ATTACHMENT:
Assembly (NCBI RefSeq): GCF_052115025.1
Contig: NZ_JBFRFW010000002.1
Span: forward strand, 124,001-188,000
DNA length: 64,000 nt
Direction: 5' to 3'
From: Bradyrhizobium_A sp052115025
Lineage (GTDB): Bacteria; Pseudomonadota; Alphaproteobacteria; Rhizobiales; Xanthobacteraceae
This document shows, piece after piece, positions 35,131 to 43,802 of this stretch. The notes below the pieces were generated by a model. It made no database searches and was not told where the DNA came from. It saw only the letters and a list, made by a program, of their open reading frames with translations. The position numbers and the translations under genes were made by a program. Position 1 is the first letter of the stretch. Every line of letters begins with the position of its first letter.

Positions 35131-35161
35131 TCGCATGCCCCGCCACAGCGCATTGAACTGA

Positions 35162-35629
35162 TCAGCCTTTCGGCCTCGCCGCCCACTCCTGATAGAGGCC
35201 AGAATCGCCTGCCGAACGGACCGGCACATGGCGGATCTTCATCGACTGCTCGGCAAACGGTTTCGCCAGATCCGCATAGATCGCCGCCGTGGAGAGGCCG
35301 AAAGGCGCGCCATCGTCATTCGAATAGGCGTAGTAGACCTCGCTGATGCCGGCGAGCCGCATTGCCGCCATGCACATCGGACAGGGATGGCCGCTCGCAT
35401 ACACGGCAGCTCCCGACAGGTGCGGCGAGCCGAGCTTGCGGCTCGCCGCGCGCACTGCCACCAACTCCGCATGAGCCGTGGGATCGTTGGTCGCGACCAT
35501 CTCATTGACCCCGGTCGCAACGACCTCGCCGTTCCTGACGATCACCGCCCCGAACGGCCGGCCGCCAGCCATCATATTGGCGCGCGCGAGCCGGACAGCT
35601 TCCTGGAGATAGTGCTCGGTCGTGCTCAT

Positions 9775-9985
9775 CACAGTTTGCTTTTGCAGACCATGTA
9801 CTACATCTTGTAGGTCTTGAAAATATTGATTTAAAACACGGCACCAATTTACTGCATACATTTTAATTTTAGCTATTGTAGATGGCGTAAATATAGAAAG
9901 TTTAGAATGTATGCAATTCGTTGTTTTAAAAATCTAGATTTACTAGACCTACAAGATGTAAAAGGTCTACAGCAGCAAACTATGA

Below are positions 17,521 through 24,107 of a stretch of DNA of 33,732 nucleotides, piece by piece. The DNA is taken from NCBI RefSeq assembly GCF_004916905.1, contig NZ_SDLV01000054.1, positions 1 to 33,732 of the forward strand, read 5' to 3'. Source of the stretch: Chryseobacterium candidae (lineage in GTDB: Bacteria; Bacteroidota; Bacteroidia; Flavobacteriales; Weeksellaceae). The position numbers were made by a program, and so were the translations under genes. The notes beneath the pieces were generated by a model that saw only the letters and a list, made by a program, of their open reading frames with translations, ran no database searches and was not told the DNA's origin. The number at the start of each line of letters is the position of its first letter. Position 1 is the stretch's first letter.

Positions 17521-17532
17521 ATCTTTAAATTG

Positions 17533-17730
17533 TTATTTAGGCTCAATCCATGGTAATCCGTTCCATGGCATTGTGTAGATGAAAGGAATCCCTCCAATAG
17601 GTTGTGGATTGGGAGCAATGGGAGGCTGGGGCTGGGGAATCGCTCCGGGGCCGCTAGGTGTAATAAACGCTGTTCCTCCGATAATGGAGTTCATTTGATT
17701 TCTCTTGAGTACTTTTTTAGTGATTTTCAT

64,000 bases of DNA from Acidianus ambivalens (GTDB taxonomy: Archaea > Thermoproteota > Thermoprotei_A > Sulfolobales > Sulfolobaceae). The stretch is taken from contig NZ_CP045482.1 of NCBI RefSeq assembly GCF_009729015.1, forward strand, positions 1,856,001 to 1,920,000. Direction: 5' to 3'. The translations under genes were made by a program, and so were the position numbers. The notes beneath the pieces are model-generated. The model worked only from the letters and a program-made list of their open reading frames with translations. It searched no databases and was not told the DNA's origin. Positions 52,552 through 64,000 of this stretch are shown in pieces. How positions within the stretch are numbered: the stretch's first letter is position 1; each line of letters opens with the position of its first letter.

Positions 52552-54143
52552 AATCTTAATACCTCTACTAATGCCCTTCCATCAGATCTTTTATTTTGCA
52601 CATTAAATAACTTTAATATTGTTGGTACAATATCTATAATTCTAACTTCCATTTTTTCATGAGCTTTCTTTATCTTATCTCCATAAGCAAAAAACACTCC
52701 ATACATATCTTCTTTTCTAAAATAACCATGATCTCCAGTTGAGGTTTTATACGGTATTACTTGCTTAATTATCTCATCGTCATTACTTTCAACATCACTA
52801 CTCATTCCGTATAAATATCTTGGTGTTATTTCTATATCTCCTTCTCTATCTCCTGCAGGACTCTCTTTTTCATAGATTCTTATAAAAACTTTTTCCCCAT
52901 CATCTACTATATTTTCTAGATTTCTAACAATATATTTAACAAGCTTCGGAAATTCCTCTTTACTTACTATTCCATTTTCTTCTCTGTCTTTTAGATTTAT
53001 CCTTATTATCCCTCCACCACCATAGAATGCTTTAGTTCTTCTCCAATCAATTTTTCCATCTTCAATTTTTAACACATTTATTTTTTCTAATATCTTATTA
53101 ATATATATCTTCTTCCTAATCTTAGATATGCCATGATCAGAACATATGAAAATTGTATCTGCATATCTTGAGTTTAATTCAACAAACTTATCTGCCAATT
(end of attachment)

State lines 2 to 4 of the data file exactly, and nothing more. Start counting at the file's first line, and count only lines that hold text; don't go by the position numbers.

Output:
Contig: NZ_JBFRFW010000002.1
Span: forward strand, 124,001-188,000
DNA length: 64,000 nt